• R. L. Copple says:

      Jill, agenda here is being used in its generic meaning, which means if you have a message to deliver, an idea to promote/discuss. Non-fiction should have a purpose, a goal to accomplish. That’s an agenda. It is why I write non-fiction. It is not a negative thing. There should be an agenda to non-fiction. I should be saying something.
      For instance, when I wrote my non-fiction book, Healing Infidelity, my agenda was to encourage people dealing with that issue that it can become a vibrant relationship through relating my own story and articles on how to deal with it.
      If I were to attempt the same thing in fiction, it would be to write a story that would help the reader experience the event, and leave it at that, without attempting to tell them what message to get out of it like I would in non-fiction.
      Hope that clears it up.

      • Jill says:

        Yes, I see the difference between the two when you’re specifically writing that kind of nonfiction about adultery vs fiction showing adulterous relationships. I guess I look at fiction and nonfiction the same way. I’m looking to grapple with or explore ideas, and when I feel that an agenda is being pushed on me, instead, I get a little insulted. Take my regular subscription of Sci Am, for example. Most of the articles in Sci Am are grappling with ideas based off scientific research and discovery, but every once in a while, the articles are agenda-driven drivel that push aside logic for the sake of upholding the agenda. That was what I was talking about, but I understand what you mean, now.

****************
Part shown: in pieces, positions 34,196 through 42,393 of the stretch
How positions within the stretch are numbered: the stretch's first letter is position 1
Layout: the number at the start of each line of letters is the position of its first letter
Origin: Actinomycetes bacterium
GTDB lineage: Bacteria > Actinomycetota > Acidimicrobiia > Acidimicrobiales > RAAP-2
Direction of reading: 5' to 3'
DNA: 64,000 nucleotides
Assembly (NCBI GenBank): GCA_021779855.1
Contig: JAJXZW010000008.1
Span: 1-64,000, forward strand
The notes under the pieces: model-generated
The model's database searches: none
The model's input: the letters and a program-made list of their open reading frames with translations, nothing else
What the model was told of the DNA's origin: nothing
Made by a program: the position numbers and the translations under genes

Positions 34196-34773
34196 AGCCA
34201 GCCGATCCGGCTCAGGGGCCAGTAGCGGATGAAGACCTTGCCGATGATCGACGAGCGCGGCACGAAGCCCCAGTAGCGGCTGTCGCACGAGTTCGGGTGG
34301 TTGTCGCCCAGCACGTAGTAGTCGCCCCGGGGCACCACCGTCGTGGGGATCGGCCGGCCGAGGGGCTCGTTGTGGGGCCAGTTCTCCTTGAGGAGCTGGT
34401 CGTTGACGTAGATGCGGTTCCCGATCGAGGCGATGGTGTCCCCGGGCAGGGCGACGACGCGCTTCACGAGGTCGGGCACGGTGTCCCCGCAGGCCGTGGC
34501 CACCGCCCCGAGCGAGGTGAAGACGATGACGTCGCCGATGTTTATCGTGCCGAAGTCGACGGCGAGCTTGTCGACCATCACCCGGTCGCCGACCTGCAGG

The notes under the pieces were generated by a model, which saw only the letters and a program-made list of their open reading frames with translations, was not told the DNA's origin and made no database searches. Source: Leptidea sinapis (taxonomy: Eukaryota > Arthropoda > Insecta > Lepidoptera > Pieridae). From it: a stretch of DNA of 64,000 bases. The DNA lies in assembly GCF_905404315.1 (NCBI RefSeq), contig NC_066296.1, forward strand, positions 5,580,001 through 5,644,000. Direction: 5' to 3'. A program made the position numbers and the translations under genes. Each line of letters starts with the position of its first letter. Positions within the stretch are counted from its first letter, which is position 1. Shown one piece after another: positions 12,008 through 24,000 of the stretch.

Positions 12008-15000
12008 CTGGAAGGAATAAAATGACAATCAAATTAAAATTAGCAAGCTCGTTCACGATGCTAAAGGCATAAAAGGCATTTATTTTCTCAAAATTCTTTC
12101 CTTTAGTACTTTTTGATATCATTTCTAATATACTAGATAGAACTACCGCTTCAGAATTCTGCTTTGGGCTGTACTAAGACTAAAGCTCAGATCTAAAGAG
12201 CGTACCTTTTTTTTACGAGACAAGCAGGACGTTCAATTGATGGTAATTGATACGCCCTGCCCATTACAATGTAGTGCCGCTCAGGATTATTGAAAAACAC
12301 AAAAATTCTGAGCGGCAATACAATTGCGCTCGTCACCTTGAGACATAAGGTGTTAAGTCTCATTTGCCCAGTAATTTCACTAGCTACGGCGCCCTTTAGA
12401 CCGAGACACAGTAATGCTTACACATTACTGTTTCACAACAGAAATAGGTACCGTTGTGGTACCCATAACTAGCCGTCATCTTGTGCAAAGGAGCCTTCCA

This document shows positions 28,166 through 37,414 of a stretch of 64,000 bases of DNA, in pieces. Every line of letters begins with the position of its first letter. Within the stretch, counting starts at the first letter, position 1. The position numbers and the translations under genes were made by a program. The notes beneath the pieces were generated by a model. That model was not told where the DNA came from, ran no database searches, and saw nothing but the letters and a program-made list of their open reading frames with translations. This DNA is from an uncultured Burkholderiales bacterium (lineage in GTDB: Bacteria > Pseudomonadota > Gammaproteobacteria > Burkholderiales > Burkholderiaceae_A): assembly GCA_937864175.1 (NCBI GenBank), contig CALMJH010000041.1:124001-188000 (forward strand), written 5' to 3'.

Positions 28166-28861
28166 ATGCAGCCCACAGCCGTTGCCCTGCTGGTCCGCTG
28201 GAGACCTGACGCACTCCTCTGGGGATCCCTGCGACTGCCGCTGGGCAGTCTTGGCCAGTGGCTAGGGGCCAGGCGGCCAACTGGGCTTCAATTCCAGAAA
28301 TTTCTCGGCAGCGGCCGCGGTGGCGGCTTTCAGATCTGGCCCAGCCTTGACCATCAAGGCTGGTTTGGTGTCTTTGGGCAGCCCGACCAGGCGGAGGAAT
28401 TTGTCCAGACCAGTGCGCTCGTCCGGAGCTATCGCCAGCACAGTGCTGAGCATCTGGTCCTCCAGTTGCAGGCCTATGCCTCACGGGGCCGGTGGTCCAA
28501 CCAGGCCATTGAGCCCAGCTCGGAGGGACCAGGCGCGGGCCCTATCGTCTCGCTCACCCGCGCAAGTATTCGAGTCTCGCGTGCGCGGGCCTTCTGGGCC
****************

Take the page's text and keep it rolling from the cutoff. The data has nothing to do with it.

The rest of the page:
• R. L. Copple says:

          Jill, I’ve been thinking on this a bit.
          The type of agenda you are talking about is just one part of the whole spectrum of what I was referring to. What I am referring to is any message or idea someone is wanting to “sell” with their writing, whether non-fiction (direct exposition/illustration) or fiction (experienced). You’re referring to anything you find is not logic driven. In short, it doesn’t add up for you, so their arguments appear baseless. Is that a fair assessment?
          The reason people get that vibe is in relation to someone attempting to get out a message they don’t agree with. For example, if I wrote an article on the evils of slavery,  a big majority of people would agree with me and wouldn’t conclude that I’m pushing an agenda as you’ve described it, even if my arguments weren’t ideal. But the few true white supremest would feel that way, no matter how logical I thought my arguments were.